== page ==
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Hadara Bar-Nadav

Hadara Bar-Nadav’s most recent book of poetry is The New Nudity (Saturnalia Books, 2017). Her previous books include Lullaby (with Exit Sign) (Saturnalia Books, 2013), winner of the Saturnalia Books Poetry Prize; The Frame Called Ruin (New Issues Poetry & Prose, 2012); and A Glass of Milk to Kiss Goodnight (Margie/Intuit House, 2007), winner of the Margie Book Prize. Her awards include a National Endowment for the Arts Fellowship in Poetry and the Lucille Medwick Memorial Award from the Poetry Society of America. She teaches in the MFA program at the University of Missouri-Kansas City.

By This Poet

6

The Brilliant Fragments

To kneel by the cochineal
head of the dead.

Fragments—grammar
broken along the way.

I tell you the birds
dropped at my feet,

            eleven of them, sucked
            out of the sky, whole.

I return home.
I report the details.

The men who attempt
to control animals

tell me to bag each one,
though I am afraid

to touch their bright
stillness—

            the blank eyes
            in their blank heads.

            It is all wrong,

as are the chemical clouds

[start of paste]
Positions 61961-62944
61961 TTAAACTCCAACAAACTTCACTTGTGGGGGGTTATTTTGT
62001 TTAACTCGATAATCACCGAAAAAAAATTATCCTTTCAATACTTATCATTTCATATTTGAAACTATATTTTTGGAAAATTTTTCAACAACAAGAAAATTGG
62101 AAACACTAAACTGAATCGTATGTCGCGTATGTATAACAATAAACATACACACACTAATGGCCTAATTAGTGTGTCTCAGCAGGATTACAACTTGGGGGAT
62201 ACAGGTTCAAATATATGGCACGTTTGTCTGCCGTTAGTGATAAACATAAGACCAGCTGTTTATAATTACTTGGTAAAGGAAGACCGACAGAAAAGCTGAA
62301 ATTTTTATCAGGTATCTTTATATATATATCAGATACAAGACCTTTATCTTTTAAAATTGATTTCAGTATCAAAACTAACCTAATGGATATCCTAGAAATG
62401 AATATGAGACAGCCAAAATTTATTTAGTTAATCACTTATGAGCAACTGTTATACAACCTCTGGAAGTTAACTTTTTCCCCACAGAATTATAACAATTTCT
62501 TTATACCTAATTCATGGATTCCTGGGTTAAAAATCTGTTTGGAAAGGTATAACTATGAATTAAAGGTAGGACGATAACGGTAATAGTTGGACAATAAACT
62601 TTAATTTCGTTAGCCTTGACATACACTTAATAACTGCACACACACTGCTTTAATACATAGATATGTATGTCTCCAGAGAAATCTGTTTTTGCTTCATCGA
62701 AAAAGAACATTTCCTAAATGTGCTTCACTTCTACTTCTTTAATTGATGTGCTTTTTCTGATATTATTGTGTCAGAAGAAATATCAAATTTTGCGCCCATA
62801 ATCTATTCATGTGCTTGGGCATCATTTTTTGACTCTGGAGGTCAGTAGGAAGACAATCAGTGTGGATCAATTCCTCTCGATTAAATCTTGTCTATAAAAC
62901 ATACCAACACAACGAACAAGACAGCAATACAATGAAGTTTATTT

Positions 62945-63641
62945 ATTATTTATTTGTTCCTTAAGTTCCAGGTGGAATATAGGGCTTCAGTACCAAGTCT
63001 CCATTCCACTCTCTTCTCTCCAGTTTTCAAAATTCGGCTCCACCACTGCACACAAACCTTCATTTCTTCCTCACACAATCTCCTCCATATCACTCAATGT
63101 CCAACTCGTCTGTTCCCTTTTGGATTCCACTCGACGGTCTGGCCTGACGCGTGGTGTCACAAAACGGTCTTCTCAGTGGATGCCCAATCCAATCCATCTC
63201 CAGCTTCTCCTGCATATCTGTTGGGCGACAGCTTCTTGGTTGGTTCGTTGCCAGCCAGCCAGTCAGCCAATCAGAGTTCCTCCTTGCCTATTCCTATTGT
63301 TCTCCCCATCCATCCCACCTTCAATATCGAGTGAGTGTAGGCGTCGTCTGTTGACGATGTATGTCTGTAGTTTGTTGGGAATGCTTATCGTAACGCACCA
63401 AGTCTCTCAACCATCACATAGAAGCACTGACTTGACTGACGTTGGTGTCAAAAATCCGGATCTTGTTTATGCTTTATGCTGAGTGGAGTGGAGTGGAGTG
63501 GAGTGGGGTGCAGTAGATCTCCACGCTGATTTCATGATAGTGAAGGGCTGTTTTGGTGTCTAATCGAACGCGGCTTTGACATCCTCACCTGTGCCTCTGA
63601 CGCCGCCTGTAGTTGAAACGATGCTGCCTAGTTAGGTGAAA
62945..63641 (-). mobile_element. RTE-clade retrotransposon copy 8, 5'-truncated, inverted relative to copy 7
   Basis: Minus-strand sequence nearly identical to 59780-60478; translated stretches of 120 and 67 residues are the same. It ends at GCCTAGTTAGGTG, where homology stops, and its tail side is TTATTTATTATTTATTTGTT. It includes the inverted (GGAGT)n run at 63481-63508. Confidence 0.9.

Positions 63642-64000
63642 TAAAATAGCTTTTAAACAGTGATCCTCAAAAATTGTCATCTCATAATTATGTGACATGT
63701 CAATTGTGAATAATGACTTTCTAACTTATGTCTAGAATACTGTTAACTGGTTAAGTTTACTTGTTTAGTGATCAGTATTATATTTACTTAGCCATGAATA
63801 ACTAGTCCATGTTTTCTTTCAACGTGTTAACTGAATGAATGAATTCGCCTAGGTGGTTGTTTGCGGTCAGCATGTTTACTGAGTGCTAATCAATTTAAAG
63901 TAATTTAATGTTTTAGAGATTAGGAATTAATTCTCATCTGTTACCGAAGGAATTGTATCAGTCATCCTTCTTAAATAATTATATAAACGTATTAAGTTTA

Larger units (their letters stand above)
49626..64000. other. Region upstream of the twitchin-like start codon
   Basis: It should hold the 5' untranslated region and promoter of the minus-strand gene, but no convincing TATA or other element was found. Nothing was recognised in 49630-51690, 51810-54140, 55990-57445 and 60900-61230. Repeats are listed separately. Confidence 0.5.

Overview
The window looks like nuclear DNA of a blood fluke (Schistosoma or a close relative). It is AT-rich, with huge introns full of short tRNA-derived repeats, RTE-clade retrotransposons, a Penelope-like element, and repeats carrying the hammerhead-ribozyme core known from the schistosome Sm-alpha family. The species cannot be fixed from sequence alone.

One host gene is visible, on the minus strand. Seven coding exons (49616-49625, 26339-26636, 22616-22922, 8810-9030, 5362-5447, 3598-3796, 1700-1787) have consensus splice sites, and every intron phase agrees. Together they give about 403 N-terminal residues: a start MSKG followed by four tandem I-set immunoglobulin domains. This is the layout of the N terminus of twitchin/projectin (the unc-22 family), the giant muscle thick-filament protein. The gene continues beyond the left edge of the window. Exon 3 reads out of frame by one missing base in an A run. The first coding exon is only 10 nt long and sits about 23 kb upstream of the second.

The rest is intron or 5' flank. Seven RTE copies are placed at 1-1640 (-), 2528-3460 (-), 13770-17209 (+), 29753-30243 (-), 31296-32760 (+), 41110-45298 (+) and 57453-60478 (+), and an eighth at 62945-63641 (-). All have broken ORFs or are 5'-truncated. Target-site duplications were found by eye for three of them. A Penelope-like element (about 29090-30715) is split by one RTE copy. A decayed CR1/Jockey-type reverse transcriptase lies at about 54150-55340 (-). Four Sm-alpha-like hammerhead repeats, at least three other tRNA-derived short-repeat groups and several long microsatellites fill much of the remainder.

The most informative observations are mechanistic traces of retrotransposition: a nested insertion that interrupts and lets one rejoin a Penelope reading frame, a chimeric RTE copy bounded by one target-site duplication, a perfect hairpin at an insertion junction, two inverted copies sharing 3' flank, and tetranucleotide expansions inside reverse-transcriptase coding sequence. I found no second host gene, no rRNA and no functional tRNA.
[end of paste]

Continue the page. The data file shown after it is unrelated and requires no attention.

drifting from the fields

where the cows make
us milk and meat.

The sunsets beautifully hued:
oozy pink, infected apricot.

            Day after day of wrong color.

And then farm trucks encircle
the town and spray

a silver-white fog
to neutralize the air.

Twinkling stitched
to the sky

            like ghosts
            beading the wind.

Lullaby (with Exit Sign)

I slept with all four hooves
                       in the air or I slept like a snail

            in my broken shell.

The periphery of the world
                       dissolved. A giant exit sign

            blinking above my head.

My family sings
                       its death march.

            They are the size of the moon.

No, they are the size
                       of thumbtacks punched

            through the sky’s eyelid.

What beauty, what bruise.

                       What strange lullaby is this
            that sings from its wound?)

Here, my dead father knocks

                       on a little paper door. Here,
            my family knocks, waits.

Come through me, my darlings,

                       whatever you are: flame,
            lampshade, soap.

Leave your shattered shadows

                       behind. I’ll be the doorway
            that watches you go.

Thumb

Who means what it is to be human
and is scarred by childhood.

Thick and neckless. Your head shaped
like a gravestone.

A smile opens across the knuckle and disappears
every time you lift a tumbler of scotch.

Who holds a pen and lies.

Who holds a chopstick
in the language of still-twitching fish.

When you think of the past you form a fist
until a heart beats.

Once removed by a chisel. Then reattached.

You stiffen in the rain and dream
of pudding—a smooth, boneless lake.

Who butters morning toast
while wearing a butter hat.

Who fingers the ad for beef, grows numb
while talking to a girl on the phone.

Useless while typing. Useless
tool who only worships space.

A stump. A blackened stamp.
Your own private map of loneliness.

Who always leans to one side. Detached.
Distant from all others.